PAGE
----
The New Nine to Five: How Traditional Hours Are Holding Your Business Back
Dolly Parton put it best when she sang, “Working nine to five, what a way to make a living.
Barely getting by, it’s all taking and no giving.”
In a world where technology is rapidly changing and growing with the human race, it provides us a platform to connect anytime, anywhere. Face-to-face interaction can be meaningful, but Monday-Friday office cubicle isolation isn’t necessary anymore.
According to Cisco’s Connected World Technology Final Report, “two-thirds of Gen X, Gen Y and HR professionals believe that an organization that has adopted a flexible, mobile and remote work model has a competitive advantage over one that requires employees to be in the office from 9 a.m. to 5 p.m. every weekday.”
Eight Ways Non-Traditional Hours Benefit Businesses
The Ohio University School of Business released an experiment comparing the traditional eight-hour workday in the United States to the six-hour workday in Sweden. The results showed that when workers switch to a six-hour day, there is a marked reduction in absenteeism and higher productivity performance among employees. Working professionals in Sweden tend to be more productive with six-hour workdays rather than the traditional eight because there are fewer distractions, and they can stay focused. Having shorter workdays keeps employees on track with completing their work because the two extra hours gives them time to spend doing things they enjoy and prepare for the next business day.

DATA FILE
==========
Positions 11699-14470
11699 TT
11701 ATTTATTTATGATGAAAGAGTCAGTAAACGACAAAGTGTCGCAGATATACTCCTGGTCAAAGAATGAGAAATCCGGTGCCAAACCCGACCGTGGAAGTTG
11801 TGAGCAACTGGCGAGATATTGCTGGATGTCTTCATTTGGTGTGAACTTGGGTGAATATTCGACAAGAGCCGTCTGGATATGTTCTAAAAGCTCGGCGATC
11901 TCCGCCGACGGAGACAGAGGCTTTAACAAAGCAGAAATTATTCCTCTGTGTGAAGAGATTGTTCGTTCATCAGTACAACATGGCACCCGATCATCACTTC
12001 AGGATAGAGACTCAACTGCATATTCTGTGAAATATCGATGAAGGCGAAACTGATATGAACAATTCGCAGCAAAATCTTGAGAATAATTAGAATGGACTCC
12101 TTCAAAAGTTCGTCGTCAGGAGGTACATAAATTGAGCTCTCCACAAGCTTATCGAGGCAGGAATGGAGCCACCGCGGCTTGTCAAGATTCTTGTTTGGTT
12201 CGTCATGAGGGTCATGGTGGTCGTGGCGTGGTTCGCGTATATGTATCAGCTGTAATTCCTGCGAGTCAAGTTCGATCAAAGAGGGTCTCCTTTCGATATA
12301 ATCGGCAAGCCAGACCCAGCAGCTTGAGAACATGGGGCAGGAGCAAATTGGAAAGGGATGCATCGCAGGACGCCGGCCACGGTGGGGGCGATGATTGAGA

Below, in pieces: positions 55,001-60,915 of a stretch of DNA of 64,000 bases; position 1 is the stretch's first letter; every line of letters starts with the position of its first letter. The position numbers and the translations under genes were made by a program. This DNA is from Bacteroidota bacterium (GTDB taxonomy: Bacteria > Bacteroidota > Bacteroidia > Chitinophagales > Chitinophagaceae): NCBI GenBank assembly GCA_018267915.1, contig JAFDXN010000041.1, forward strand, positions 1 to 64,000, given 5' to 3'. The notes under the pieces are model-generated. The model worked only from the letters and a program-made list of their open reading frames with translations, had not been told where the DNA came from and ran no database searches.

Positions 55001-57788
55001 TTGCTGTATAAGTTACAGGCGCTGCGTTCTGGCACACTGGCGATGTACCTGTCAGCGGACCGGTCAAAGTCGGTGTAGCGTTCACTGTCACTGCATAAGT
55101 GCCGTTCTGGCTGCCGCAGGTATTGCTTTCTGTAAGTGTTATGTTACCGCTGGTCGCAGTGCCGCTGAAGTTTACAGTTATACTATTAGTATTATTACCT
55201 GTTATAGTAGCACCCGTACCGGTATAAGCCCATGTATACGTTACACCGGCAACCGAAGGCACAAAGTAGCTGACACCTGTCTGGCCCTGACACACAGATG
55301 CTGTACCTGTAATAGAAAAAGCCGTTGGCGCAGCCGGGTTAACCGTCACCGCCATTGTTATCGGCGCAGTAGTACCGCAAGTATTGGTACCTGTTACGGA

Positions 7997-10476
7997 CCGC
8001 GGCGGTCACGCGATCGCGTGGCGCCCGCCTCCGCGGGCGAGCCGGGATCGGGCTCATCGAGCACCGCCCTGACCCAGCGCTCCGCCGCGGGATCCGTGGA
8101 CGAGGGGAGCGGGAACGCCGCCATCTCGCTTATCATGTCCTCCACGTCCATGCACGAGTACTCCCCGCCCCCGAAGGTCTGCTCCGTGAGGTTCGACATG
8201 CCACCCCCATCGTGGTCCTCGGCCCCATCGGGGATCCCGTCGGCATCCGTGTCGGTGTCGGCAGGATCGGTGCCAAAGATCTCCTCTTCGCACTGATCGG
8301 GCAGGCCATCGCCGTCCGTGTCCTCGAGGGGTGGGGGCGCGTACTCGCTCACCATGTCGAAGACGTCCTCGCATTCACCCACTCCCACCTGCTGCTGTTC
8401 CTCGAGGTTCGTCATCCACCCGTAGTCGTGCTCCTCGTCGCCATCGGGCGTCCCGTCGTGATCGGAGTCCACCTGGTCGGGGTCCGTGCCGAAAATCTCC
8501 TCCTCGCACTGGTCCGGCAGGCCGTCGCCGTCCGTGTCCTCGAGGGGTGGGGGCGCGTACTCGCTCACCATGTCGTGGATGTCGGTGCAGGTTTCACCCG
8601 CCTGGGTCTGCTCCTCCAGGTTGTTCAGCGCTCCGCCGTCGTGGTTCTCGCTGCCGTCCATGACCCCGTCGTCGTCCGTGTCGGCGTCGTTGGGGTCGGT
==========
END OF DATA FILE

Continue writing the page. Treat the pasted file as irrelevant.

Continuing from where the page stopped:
Having a healthy work-life balance allows working individuals to be emotionally healthy. Having shorter workdays allows the working person to explore hobbies, travel, visit loved ones, and so much more. Excellent emotional well-being significantly lowers the turnover rate due to burning out. Employees stay at businesses because they enjoy working there.